Bird List: Black headed Gull, Black tailed Godwit, Blue Tit, Canada Goose, Carrion Crow, Cetti’s Warbler, Goldfinch, Great Tit, Greenfinch, Greylag Goose, Herring Gull, Jackdaw, Lapwing, Magpie, Moorhen, Pheasant, Reed Bunting, Robin, Shoveler, Snipe, Teal (21 Species)
After about 3 hours at Adwick I decided on moving on to Old Moor which is only about 10mins down the road. Old Moor is a popular site, there were a few more folk here than there was at Adwick Washlands. Adwick is accessible 24 hours a day whereas Old Moor doesn’t open till 9:30am and shuts, at this time of year at 5pm, hence the start at Adwick.
My first port of call was to a wooden gate I know where I would find Common Darter, sure enough there was one, and an obliging individual it was, this along with a Ruddy Darter was a good start, after this I made my way on to the reserve.
On the reserve, I decided on trying to pick up Willow Emerald Damselfly around at the ponds, after a little searching I found one individual and again an obliging subject so again managed to get a few shots. Delving deeper into the reserve I stopped off at the new lookout hide which overlooks the mere, here I saw Cormorants, Avocets, Wigeon, Tufted Ducks, Black headed Gulls, and Shovelers.
On then to Wath Ings were I found Black tailed Godwits, Gadwall, Lapwings, and Wigeon, but the best bird of the day was just about to arrive, a Common Buzzard caught my attention but next to this was a bigger bird paler underneath, an Osprey, I tried to get a few people onto it has it made its way thru the Wath Ings and into the reserve, a bird probably on migration south and eventually onto its wintering grounds in Africa, nice to see.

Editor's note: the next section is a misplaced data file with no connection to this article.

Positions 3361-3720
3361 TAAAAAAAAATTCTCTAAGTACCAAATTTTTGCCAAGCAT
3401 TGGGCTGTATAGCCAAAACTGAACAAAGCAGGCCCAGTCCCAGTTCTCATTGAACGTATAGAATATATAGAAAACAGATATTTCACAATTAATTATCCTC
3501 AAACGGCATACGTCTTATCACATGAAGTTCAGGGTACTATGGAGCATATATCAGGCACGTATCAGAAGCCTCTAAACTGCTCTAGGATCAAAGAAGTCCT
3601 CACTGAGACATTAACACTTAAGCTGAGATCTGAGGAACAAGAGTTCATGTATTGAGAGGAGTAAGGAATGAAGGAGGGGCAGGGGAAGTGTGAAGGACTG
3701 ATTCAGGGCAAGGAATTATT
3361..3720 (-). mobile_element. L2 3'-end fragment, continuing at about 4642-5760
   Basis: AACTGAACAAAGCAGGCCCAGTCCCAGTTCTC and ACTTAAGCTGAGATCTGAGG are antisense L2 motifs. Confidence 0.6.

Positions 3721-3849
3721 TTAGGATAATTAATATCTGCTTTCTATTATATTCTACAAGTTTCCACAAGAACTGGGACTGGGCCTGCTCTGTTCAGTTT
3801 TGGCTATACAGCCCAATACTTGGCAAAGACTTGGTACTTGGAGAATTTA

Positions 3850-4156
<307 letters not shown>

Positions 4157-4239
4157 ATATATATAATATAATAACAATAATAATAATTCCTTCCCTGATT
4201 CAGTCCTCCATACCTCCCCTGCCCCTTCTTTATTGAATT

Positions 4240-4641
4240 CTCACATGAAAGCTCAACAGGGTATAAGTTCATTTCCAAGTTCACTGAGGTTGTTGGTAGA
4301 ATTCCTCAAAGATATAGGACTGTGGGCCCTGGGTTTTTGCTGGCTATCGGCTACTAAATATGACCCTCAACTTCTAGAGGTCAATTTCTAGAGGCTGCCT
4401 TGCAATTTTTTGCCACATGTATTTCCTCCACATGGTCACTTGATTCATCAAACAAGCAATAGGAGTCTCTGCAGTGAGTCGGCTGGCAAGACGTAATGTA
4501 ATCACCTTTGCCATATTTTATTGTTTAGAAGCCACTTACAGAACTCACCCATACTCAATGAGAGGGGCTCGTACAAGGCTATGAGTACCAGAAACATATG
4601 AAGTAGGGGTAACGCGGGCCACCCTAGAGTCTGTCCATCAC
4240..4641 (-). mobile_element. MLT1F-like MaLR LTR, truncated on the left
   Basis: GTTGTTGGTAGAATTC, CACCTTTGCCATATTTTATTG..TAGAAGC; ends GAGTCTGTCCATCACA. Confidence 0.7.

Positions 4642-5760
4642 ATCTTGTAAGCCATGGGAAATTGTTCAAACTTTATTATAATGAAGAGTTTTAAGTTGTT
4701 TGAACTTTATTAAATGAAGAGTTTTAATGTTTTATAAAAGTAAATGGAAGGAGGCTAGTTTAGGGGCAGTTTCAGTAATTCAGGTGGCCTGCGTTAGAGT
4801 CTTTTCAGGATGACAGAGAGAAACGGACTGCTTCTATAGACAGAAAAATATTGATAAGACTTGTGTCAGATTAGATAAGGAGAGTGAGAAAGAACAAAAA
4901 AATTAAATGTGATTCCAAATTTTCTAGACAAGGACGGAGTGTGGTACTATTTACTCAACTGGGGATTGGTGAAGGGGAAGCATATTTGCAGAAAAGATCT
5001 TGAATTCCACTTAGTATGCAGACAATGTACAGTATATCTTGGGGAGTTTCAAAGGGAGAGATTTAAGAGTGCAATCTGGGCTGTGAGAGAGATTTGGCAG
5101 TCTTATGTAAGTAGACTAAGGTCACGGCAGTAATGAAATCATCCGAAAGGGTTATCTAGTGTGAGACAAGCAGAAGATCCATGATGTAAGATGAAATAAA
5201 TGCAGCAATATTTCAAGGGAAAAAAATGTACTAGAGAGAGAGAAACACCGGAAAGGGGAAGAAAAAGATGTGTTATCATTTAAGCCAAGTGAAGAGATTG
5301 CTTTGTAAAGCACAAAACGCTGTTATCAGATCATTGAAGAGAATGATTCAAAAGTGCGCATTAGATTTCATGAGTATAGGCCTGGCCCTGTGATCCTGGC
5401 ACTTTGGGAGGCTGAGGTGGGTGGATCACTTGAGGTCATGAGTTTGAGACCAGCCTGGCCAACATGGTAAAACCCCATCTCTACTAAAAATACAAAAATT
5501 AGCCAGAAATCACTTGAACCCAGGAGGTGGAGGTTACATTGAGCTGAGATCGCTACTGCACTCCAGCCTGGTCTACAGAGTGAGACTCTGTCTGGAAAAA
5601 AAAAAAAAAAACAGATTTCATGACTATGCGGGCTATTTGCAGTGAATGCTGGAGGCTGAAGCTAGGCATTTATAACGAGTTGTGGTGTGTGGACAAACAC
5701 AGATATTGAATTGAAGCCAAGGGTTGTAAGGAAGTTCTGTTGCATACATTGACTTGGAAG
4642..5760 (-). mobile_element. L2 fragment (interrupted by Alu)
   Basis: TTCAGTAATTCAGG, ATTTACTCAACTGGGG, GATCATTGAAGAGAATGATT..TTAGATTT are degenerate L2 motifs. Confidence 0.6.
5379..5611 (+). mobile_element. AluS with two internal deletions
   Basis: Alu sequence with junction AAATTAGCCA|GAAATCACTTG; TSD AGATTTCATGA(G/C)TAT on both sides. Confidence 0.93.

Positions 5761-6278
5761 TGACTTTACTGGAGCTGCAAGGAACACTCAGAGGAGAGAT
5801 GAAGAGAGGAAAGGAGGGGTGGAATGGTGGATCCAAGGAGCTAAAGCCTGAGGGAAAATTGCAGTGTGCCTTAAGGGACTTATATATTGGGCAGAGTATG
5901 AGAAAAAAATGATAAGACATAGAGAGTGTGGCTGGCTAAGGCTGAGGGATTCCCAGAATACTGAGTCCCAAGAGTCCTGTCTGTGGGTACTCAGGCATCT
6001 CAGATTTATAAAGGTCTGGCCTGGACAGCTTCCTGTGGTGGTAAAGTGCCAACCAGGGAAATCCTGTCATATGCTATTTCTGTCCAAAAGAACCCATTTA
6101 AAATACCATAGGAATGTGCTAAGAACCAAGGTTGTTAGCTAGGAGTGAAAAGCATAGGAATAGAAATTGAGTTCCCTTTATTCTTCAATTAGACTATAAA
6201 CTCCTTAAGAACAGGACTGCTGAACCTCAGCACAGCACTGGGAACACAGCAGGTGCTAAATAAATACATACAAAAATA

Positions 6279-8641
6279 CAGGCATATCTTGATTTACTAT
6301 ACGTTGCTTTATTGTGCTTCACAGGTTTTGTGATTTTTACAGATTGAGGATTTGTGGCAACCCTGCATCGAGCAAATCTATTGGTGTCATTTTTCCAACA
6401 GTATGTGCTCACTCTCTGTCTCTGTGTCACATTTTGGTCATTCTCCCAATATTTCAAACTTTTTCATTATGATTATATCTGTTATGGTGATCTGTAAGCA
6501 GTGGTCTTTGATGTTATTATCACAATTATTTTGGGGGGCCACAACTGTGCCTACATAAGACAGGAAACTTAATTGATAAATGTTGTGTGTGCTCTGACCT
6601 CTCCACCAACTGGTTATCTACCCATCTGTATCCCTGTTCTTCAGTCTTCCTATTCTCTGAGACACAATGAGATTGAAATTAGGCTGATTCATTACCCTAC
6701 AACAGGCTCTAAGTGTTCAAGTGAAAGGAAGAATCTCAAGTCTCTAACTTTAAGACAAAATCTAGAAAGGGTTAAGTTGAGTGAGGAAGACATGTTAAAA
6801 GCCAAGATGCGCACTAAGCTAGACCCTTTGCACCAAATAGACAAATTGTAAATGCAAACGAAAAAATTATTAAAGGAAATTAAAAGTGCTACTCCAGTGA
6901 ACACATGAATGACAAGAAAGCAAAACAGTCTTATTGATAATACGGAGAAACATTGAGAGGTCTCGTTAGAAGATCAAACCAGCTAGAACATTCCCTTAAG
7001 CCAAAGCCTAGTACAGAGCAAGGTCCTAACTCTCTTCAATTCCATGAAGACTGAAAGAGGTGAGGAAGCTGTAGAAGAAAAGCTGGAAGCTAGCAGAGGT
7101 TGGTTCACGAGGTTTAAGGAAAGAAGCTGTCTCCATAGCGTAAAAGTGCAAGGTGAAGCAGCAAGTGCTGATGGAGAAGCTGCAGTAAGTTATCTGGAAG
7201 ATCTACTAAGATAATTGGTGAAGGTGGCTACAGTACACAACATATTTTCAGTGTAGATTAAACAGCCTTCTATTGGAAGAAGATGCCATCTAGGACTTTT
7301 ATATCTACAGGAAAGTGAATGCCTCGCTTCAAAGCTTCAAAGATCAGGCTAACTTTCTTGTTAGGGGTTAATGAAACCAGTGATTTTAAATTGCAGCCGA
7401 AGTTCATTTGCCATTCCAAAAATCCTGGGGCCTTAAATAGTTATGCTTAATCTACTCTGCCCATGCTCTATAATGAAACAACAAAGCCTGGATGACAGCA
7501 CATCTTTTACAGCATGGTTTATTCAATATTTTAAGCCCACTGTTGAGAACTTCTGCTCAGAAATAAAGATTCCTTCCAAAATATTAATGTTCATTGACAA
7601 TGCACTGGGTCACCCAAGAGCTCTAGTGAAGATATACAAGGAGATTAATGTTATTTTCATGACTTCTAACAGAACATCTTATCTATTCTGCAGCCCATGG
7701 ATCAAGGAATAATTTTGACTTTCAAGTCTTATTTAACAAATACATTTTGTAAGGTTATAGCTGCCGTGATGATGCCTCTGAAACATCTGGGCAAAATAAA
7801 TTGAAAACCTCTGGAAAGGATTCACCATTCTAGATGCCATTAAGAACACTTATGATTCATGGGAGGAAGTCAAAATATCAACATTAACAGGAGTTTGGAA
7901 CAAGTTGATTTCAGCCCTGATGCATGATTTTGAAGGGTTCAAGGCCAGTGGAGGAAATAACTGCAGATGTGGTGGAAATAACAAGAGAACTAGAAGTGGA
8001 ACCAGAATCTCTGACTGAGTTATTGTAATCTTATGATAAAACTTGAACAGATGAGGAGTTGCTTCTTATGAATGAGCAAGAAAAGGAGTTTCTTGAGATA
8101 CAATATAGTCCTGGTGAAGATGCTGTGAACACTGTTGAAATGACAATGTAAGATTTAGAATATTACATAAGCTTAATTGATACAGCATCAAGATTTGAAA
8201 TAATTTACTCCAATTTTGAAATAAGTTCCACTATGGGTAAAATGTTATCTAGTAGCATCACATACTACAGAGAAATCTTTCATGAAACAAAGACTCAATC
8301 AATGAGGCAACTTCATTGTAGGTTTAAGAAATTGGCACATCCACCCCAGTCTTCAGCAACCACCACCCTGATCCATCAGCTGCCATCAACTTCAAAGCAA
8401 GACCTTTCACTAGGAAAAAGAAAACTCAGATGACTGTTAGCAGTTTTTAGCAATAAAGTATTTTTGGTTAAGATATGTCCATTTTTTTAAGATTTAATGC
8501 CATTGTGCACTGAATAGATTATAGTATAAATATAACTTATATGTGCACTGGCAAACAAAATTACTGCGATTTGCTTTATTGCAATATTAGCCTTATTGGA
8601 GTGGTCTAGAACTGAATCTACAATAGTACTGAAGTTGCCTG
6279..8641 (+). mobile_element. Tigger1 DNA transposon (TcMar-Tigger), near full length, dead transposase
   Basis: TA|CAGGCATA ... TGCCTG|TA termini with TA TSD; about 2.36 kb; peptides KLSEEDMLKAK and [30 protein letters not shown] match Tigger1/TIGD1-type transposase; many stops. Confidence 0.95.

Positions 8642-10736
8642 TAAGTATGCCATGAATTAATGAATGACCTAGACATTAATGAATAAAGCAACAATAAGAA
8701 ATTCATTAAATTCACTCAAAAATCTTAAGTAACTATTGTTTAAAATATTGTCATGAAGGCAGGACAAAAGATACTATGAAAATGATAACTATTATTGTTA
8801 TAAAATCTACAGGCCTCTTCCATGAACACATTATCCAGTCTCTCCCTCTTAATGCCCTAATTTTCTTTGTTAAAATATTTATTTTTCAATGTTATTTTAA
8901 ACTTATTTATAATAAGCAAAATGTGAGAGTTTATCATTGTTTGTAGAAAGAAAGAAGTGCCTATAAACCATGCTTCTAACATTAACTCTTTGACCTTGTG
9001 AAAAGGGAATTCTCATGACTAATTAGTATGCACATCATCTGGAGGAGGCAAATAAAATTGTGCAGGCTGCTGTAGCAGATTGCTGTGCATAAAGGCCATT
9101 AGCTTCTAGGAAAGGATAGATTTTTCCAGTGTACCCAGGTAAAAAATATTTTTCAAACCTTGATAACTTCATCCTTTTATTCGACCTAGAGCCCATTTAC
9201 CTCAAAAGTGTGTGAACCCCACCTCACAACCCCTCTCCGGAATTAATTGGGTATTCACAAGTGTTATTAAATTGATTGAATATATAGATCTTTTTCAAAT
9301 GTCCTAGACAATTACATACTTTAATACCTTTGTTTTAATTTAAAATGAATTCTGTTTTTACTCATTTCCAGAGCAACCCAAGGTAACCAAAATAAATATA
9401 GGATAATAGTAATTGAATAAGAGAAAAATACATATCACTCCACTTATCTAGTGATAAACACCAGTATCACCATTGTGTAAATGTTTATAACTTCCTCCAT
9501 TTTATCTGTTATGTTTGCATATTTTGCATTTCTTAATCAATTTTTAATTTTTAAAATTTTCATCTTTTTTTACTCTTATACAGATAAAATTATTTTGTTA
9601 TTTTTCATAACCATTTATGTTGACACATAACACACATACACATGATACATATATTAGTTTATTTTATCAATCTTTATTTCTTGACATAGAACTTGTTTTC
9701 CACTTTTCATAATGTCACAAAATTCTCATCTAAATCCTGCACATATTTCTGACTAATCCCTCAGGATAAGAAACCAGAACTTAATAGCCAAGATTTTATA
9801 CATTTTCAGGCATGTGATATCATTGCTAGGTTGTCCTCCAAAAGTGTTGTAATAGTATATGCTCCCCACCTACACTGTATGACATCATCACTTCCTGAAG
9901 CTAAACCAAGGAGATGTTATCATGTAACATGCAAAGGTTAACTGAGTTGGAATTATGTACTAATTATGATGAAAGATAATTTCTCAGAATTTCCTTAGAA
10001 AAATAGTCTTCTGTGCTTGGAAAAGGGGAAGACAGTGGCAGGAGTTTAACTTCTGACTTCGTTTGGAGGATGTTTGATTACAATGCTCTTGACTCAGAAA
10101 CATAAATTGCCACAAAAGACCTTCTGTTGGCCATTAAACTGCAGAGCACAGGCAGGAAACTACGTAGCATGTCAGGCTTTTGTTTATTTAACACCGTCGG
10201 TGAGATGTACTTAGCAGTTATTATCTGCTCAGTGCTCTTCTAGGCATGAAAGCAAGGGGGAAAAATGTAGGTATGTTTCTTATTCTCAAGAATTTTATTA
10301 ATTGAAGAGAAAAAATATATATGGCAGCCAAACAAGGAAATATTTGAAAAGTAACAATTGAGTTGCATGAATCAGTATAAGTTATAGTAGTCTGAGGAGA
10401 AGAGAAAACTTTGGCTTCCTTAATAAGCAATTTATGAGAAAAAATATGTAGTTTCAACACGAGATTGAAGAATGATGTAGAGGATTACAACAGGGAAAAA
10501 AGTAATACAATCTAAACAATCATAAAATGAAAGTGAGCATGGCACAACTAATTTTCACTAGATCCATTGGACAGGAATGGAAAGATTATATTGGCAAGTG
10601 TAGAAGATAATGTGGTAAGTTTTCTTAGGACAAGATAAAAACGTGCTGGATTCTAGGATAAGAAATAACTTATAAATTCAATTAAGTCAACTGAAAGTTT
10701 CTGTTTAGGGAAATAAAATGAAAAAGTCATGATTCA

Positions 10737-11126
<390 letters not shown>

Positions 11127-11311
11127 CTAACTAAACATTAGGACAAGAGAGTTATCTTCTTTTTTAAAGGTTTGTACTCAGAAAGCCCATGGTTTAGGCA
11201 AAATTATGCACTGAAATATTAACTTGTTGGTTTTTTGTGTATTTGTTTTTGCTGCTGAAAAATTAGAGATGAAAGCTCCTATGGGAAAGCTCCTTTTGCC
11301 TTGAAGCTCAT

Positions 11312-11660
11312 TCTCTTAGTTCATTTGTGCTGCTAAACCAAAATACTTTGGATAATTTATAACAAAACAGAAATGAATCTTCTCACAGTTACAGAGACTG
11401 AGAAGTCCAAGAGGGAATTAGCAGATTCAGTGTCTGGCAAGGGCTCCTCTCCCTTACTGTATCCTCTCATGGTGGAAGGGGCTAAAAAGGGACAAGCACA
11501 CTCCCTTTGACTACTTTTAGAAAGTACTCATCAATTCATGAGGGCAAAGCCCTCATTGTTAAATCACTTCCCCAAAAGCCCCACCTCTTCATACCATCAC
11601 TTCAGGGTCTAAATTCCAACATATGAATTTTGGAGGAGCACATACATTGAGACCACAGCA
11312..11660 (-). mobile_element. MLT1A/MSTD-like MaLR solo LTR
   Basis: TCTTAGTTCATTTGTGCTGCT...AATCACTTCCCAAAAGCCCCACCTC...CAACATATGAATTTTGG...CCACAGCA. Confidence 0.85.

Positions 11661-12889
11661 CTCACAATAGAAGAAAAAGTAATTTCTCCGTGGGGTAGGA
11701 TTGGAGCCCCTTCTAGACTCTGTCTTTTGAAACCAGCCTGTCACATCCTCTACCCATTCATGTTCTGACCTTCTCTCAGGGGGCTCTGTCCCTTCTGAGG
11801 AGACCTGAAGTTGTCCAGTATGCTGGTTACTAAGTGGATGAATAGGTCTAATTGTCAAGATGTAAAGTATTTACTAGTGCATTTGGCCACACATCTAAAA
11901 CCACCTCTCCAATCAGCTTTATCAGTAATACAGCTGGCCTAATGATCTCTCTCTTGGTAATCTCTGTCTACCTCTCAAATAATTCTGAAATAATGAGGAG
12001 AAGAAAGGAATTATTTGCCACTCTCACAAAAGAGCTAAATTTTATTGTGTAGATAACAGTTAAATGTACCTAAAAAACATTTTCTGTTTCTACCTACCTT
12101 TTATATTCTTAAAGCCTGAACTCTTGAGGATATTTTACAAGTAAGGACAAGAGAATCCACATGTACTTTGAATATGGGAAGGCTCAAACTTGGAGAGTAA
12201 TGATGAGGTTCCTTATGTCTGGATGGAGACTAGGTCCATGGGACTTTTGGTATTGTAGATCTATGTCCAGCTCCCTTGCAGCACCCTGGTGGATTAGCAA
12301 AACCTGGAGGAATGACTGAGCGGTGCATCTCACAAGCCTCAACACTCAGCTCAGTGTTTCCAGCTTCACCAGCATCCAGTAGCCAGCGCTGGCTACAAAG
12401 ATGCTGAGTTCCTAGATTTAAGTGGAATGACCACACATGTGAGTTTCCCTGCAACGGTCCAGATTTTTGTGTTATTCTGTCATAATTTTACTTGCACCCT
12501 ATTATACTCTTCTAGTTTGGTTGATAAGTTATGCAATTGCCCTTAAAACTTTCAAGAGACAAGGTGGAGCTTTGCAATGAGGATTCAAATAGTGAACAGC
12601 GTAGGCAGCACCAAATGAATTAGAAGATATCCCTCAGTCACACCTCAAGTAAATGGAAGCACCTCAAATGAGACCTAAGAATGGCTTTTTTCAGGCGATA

Moving on then and down to the reedbed hide where the reported Jack Snipe was still being seen. I settled into the hide picking up various birds whilst waiting Great Crested Grebe, Great White Egret, Little Egret, Grey Heron, Pied Wagtails, Green Sandpiper, Common Snipe. It took about an hour of waiting before the Jack Snipe showed giving all but brief and obscured views, I got to see the bobbing action, so I was chuffed.
Bird List: Avocet, Black headed Gull, Black tailed Godwit, Buzzard, Coot, Cormorant, Gadwall, Great Crested Grebe, Great White Egret, Green Sandpiper, Grey Heron, Herring Gull, Jack Snipe, Lapwing, Lesser Black backed Gull, Little Egret, Little Grebe, Magpie, Mallard, Moorhen, Mute Swan, Osprey, Pied Wagtail, Reed Bunting, Robin, Shoveler, Snipe, Starling, Stock Dove, Teal, Tufted Duck, Wigeon, Woodpigeon (33 Species)
A brief visit out to Pugneys CP, just for a chill out time, take the camera out see what I could capture. Gates open at 9am, and it’s a pay and display car park, I’d forget, coins were at home, luckily I found £2 in the car, phew.
Out on the main lake, Great Crested Grebes, Pochard, Tufted Duck, Mallard, plenty of Coot and Black headed Gull with a few Herring and Common Gulls.
Near the jetty were Mallards, Lapwing, Lesser Black backed Gull and a few Pied Wagtails, a bunch of Sand and House Martins, there were Mute Swans and Canada Geese chilling on the main lake.
I grapped the camera and spent sometime taking photos of the Wagtails, spending about an hour, over 500 pics, here’s a few of my favourite ones.
Where to go on my journey back home, after much deliberation I chose Eyebrook Res, mainly due to the wader reports coming from there and its a place I hadn’t been to in numerous years, so Eyebrook it was.
I parked in the Eyebrook Smokers Corner Car Park from here you walk along the road that runs parallel with the reservoir, there’s a grass verge from which you can view the reservoir from in safety.